Five hundred and twenty canine cutaneous histiocytomas (CCH) that developed in the dog population of Alameda and Contra Costa Counties, California, during 3 years were collected. Morphologic studies confirmed the noninvasive character of the tumors and the proliferative histiocytic nature of the cells. The average annual incidence rate during the 3-year period was 117 per 100,000 dogs. Although the CCH occurred over most of the body, a high proportion were found on the head. Boxers and dachshunds had a significantly higher risk than all other breeds, and purebred dogs in general had a higher risk than crossbred dogs. A followup study of 230 cases indicated that CCH rarely recur at the site of excision, at a new site, or at 2 sites simultaneously. Widespread metastases or death as a result of CCH were not observed. Efforts to transmit this tumor to dogs and hamsters were unsuccessful as were attempts to detect viruses, bacteria, or fungi as etiologic agents. The findings of this study help to cstablish the CCH as a distinct entity and make it possible to differentiate it from various mesodermal neoplasms on the basis of morphologic, biologic, and epizootiologic characteristics.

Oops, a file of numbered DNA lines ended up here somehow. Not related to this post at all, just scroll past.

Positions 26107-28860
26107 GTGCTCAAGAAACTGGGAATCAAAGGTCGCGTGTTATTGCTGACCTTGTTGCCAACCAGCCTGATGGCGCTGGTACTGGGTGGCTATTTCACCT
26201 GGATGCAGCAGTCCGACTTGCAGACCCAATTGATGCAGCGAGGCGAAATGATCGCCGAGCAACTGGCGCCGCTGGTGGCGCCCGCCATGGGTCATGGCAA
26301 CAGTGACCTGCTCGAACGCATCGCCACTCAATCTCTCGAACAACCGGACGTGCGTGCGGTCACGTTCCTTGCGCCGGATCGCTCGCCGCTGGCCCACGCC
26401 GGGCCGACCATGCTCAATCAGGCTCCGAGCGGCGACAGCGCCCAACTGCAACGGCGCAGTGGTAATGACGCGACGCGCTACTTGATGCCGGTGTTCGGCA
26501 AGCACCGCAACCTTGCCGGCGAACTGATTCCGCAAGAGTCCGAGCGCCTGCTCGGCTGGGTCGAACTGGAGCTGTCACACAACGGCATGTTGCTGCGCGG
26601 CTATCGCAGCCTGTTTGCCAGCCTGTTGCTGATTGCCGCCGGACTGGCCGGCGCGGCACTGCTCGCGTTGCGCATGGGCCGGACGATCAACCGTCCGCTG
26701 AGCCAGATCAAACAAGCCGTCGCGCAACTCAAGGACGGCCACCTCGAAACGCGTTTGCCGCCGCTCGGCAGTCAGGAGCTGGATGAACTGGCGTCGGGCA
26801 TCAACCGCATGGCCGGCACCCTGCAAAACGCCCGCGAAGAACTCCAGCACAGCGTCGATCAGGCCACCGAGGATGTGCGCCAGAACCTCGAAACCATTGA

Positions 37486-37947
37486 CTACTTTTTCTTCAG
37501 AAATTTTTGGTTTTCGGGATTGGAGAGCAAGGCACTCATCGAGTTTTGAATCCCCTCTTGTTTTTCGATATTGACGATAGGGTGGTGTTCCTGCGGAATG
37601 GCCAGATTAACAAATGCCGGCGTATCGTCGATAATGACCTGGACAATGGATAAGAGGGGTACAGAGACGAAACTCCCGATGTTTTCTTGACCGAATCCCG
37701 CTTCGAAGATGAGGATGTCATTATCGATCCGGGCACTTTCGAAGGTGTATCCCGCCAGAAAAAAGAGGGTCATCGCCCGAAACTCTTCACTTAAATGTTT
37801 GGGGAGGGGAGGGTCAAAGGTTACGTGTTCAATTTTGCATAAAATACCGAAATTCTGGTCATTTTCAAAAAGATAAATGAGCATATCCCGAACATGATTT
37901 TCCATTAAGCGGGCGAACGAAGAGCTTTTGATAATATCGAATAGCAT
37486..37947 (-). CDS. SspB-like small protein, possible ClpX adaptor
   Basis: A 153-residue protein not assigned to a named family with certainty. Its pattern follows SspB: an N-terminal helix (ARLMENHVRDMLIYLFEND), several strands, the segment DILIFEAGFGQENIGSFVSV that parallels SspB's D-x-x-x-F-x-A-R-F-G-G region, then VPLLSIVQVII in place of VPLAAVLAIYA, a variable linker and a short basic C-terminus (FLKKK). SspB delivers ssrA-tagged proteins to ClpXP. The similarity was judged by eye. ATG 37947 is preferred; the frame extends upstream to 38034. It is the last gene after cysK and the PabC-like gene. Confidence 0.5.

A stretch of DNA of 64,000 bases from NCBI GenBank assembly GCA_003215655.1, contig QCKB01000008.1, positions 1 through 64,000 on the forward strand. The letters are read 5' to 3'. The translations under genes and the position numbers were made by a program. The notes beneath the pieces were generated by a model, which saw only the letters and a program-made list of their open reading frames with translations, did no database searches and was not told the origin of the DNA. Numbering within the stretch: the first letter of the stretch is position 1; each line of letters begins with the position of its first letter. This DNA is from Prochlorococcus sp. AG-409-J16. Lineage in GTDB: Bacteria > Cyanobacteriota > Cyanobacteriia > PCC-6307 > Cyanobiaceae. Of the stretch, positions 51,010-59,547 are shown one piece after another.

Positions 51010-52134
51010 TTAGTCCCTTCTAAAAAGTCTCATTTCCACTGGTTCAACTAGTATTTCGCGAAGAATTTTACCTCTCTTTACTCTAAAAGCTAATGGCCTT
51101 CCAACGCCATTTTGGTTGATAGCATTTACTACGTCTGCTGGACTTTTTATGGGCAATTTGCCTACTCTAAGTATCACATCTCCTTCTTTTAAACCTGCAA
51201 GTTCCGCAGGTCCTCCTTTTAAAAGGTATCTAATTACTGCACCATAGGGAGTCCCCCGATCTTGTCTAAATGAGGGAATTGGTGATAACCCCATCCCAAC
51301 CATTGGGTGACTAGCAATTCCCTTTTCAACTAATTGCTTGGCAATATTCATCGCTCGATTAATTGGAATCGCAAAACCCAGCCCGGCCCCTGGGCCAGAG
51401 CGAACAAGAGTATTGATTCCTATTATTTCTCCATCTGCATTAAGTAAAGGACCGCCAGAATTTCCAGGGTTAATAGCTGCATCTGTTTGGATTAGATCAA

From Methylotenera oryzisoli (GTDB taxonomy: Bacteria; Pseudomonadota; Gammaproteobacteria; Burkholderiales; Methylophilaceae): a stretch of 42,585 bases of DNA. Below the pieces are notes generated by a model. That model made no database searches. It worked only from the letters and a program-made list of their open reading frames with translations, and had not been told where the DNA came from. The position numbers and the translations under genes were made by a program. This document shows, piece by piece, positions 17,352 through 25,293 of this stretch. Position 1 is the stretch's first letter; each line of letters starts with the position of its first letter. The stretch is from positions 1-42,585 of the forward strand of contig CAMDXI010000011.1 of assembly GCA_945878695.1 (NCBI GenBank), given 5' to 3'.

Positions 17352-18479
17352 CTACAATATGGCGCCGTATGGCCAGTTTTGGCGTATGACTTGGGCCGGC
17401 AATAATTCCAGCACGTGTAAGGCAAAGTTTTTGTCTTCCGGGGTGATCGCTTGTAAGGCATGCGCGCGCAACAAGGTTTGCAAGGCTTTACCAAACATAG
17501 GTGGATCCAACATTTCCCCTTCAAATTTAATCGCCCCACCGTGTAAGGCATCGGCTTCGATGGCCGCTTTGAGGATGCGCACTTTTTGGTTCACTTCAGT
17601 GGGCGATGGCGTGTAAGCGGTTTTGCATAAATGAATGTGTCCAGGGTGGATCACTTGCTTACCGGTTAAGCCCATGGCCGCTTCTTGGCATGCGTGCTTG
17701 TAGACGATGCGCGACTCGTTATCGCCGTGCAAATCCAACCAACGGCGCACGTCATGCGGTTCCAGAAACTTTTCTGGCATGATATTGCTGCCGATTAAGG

This study was supported by Research Grants CA-05924 and CA-07730 from the National Cancer Institute, NIH, U. S. Department of Health, Education and Welfare, Bethesda, Md.

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